Anime Expo starts in a week, and J-List is celebrating early with a huge 300-points-per-$20 sale. Here’s how it works: make an order on the site, and check out using code AX2017. We’ll give you 300 points for every $20 you spend, so the more you spend, the more points you get. There are no limitations on how much you buy, but only one coupon can be used per customer. So make a big order now! J-List Points can be used to get your next order for free.
J-List has been around for an awfully long time, 20 years as of last October, making us two years older than Google. I started the company because I knew firsthand how powerful the worldwide obsession with Japan was, and that a shop based at the source — inside Japan, which didn’t exist at the time — would be able to stock the most awesome products, from Cat Keyhole Lingerie to Wacky Toilet Candy and the only Succubus teacher ecchi toy you need. I started out listing products in a big Excel file called The Japan List and posting it to Usenet, which is where the J-List title came from. When it came time to design the mascot for our company, I asked the artist who did the Borderline Collection that we published (amazingly, it’s still in print, part of the JAST Memorial Collection), and he created Megumi for us, who is totally not named after an ex-girlfriend of mine. We’re super happy with the popularity of our mascot, with awesome Megumi fanart illustrations being made by talented artists.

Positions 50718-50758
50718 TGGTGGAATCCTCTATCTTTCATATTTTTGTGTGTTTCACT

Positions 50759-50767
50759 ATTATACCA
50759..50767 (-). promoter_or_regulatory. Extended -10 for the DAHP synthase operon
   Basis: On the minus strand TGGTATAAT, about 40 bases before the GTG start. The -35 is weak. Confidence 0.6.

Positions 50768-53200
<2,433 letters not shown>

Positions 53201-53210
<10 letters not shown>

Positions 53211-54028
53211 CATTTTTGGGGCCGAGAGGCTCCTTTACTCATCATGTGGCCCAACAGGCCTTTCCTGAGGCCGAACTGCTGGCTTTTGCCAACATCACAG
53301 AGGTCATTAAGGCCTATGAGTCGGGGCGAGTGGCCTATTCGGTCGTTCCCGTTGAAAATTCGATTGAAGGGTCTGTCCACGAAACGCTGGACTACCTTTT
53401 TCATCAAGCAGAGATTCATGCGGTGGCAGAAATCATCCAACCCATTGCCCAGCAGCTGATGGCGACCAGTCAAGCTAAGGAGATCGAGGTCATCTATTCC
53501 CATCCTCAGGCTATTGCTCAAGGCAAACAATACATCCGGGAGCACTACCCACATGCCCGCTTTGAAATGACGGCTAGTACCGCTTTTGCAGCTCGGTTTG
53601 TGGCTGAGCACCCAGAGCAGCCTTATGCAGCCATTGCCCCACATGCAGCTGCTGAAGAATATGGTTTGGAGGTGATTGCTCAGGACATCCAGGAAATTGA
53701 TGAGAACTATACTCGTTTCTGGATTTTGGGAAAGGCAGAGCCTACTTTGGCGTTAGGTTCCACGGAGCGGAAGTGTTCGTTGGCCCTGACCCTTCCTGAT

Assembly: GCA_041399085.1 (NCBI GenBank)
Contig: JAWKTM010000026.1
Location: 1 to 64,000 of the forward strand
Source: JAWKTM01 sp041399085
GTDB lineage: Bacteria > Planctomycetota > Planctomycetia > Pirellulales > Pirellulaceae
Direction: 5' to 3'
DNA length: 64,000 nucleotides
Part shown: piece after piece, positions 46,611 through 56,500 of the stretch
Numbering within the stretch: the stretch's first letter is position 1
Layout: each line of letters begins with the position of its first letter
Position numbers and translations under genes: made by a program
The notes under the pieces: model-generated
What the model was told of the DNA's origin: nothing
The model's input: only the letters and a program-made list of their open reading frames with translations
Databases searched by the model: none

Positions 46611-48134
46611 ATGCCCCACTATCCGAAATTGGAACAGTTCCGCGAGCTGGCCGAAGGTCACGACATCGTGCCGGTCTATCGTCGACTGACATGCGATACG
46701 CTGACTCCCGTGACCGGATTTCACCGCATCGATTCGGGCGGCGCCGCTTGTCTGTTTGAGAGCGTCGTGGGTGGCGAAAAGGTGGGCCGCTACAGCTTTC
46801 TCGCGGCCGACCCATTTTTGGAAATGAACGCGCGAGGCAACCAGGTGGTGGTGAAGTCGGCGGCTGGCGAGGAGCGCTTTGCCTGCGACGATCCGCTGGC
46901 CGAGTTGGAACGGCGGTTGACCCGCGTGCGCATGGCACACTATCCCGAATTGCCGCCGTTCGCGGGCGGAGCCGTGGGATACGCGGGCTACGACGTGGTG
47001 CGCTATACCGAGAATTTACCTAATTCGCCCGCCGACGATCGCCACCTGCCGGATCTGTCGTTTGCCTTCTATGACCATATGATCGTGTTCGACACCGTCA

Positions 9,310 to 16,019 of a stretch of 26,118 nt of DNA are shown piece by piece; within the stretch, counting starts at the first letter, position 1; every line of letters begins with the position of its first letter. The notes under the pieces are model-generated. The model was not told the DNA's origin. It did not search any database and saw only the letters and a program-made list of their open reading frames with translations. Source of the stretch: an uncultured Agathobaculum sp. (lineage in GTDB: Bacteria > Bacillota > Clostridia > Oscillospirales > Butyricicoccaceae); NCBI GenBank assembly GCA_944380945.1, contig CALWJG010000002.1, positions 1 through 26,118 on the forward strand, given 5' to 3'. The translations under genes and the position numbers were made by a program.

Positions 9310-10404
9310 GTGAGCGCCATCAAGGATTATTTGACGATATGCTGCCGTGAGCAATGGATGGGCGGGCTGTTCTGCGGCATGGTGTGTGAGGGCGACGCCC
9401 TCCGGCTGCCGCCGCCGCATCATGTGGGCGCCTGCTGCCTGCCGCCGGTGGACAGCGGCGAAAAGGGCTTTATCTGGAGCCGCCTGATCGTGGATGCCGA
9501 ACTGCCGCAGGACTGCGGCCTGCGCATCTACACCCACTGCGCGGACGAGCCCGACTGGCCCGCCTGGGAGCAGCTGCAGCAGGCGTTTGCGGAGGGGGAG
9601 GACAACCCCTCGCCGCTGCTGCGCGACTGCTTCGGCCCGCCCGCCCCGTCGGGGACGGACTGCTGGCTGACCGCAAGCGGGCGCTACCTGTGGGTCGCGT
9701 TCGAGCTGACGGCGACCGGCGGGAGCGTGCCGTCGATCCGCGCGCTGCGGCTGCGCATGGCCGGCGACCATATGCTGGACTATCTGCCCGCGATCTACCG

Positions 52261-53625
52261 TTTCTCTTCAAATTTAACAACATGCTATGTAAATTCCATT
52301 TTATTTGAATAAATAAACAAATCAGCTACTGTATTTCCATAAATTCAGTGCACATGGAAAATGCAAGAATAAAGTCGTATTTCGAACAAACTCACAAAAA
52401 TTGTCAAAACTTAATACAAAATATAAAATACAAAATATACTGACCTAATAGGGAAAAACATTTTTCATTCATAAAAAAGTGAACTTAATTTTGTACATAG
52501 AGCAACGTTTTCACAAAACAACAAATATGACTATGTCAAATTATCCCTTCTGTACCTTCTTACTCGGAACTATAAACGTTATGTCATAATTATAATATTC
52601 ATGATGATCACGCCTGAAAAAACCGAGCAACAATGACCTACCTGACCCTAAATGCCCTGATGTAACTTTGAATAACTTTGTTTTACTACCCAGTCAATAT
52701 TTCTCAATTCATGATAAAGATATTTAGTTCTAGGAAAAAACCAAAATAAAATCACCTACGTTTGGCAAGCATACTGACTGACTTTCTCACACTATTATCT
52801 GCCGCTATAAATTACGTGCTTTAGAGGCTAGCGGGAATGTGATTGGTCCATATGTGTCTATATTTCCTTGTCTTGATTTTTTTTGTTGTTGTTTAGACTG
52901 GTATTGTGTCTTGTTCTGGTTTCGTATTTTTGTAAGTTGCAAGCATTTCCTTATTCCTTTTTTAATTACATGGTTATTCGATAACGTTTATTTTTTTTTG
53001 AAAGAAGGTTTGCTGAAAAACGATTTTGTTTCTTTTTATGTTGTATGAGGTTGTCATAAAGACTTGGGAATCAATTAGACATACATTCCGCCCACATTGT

One aspect of living in Japan that’s always impressed me was how constant and unchanging things can be. Growing up being raised by a single mother, I generally moved once a year depending on where my mother’s job took her, including all the way to Aukland for a year, which is why I was able to freak out Tem Morrison (Jango Fett) by being the only American who could sing the New Zealand national anthem at a Star Wars convention once. As a result of moving so much, I was never able to keep friends for very long, and I certainly never enjoyed what the Japanese call osana-najimi, close childhood friends you’ve known all your life, which are a common fixture in anime. My Japanese mother-in-law is the exact opposite: she’s surrounded by a circle of close friends she’s known for 70+ years, some of whom she attended the first grade with. Now they go to choir practice together, travel around Japan, and when the time comes, attend each others’ funerals. The lifelong friendship and support system they have is incredible, and this is the principle reason Japanese are able to live such long and happy lives.
The Steam sale is going on right now, and you can hear the sad laments of everyone’s wallets. JAST USA has great discounts on our best games, Littlewitch Romanesque, Flowers, Super Sonico, Seinarukana and more. Get up to 50% off, but you have to hurry!